Meat Sheet no. 17 Ben’s Farm Shop breakfast sausages

If there’s a dish,

For which I wish

More frequent than the rest,

If there’s a food

On which I brood

When starving or depressed,

If there’s a thing that life can give

Which makes it worth our while

to live,

If there’s an end

On which I’d spend

My last remaining cash,

It’s a sausage, friend,

It’s a sausage, friend,

It’s a sausage, friend, and mash.

When love is dead,

Ambition fled,

And pleasure, Lad and Pash,

You’ll still enjoy

A sausage, boy,

A sausage, boy , and mash.

So sang the Bard of the Breakfast Table, the Singer of Suppers, AP Herbert and he’s absolutely correct. Back in the 1990’s (the exact year escapes me) our sausages came second in the inaugural Great Guardian Sausage Quest and they’ve been going from strength to strength ever since.

I call them breakfast to differentiate from anything part dried (e.g cooking chorizo) or fully cured (salami etc) but in Germany, where they know a thing or two about such things, it’s the other way round – with a plate of cured meats, cheese and pickles being the order of the day for the first repast.

When I started up in the 1980’s there were no good quality sausages. Supermarkets had decreed that what we wanted was a kind of pink MRM (mechanically recovered meat) slurry poured into an artificial casing and, extraordinarily, independent butchers had decided that the only option was to take them on at their own game and lower the level even more. Things were pretty dire and it really wasn’t hard to raise the bar. I remember a friend of my mother saying she didn’t mind finding a bit of gristle in her sausages because at least they proved that they were of animal origin. Now, thirty years later, it isn’t hard to find a decent sausage with demonstrably high meat (of reasonable quality) content. Virtually all contain artificial colouring, preservative and acidification of of some description to help extend the shelf life. In fact, the food technology input is massive – it needs to be using something as unquantifiably variable as – shock, horror – fresh meat. That’s where the BFS banger differs – we use proper shoulder meat, rusk (a biscuit crumb made from flour – sometimes gluten-free – and water) and our own base seasoning (white and black pepper, nutmeg, mace and salt). Then we jazz it up with fresh herbs, chillies, garlic etc. Obviously, we use natural casings. When something is as simple as that, there’s not much need for food technology – once you accept that they are a fresh product with a short shelf life. As such, they’re completely unfit for long supply chains and suchlike.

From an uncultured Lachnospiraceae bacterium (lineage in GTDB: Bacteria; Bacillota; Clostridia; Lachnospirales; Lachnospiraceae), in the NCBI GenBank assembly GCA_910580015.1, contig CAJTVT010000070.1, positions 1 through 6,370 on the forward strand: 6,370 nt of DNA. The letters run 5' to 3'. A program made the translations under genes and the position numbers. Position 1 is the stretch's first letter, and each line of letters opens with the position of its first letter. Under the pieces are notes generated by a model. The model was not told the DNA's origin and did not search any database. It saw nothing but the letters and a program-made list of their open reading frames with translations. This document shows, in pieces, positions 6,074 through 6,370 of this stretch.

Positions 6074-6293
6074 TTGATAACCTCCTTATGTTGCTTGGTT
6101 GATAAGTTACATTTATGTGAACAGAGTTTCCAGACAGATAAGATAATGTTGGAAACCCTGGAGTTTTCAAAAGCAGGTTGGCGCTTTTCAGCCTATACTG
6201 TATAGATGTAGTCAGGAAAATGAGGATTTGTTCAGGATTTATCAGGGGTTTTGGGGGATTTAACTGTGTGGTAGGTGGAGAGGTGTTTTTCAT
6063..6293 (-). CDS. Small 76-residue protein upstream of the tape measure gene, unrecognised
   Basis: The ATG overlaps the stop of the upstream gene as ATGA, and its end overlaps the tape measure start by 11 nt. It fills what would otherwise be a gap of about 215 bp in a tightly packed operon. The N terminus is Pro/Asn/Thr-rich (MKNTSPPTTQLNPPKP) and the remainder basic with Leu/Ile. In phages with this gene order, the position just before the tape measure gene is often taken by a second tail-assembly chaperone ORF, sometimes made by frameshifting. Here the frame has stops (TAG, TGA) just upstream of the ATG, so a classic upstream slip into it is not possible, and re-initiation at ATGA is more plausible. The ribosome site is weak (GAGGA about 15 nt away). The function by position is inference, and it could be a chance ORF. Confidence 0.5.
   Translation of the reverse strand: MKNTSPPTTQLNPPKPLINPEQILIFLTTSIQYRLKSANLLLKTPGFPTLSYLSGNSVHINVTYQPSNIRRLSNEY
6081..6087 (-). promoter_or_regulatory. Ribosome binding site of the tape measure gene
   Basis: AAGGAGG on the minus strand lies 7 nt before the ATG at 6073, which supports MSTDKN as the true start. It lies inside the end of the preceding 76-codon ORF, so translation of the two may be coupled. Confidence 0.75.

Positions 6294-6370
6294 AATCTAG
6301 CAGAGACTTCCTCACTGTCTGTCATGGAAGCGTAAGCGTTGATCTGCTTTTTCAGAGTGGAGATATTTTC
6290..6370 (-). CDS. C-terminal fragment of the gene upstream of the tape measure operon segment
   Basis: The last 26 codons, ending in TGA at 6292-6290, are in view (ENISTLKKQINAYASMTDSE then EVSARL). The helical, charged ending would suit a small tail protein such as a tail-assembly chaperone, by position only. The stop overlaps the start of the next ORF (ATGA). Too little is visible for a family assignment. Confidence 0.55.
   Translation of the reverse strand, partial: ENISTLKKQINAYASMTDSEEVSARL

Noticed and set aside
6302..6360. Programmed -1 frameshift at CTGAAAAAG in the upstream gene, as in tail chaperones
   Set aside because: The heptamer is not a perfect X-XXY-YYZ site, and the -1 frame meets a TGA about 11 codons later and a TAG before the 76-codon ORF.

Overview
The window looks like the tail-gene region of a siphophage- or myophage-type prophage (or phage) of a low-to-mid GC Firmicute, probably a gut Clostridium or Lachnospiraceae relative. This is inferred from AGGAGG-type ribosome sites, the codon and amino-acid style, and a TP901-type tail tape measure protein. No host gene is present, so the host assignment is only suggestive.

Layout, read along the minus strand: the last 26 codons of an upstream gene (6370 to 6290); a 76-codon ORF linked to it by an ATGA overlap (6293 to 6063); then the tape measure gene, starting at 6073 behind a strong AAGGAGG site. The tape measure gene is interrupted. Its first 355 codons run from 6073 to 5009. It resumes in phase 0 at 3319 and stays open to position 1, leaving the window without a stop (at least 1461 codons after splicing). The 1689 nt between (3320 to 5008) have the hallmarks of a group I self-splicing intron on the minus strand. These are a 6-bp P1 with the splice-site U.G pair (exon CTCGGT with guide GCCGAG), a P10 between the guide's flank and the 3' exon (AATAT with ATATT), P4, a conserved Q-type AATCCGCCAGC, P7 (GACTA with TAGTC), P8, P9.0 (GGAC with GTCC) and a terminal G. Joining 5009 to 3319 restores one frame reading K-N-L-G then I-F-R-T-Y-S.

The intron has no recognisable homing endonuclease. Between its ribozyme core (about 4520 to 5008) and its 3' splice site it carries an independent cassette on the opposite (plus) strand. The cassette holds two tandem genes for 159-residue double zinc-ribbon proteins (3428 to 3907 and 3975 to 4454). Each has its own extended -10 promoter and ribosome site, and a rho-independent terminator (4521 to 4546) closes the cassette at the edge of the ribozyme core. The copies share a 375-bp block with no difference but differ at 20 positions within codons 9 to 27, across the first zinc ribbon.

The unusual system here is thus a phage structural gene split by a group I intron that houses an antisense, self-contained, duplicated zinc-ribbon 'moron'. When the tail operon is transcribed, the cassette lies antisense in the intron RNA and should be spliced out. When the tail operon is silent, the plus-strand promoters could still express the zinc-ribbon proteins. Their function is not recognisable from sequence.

How to cook the perfect sausage? Everyone seems to have different ideas but in our house, it’s a constant battle between she who won’t tolerate any chewy bits of skin (ie virtually cremated) and he who likes a bit of residual moisture left in the middle. I’ve taken a tip from the Germans and taken to poaching  and finishing off quickly under the grill, on the barbecue or, even better, in the Aga toasting clamp – but that is a bit smelly and guaranteed to set off the fire alarm. The advantage of poaching is that it goes a long way towards solving the shelf life problem. Once poached, the sausages keep for at least five days in the fridge without any deterioration of flavour or ‘souring’.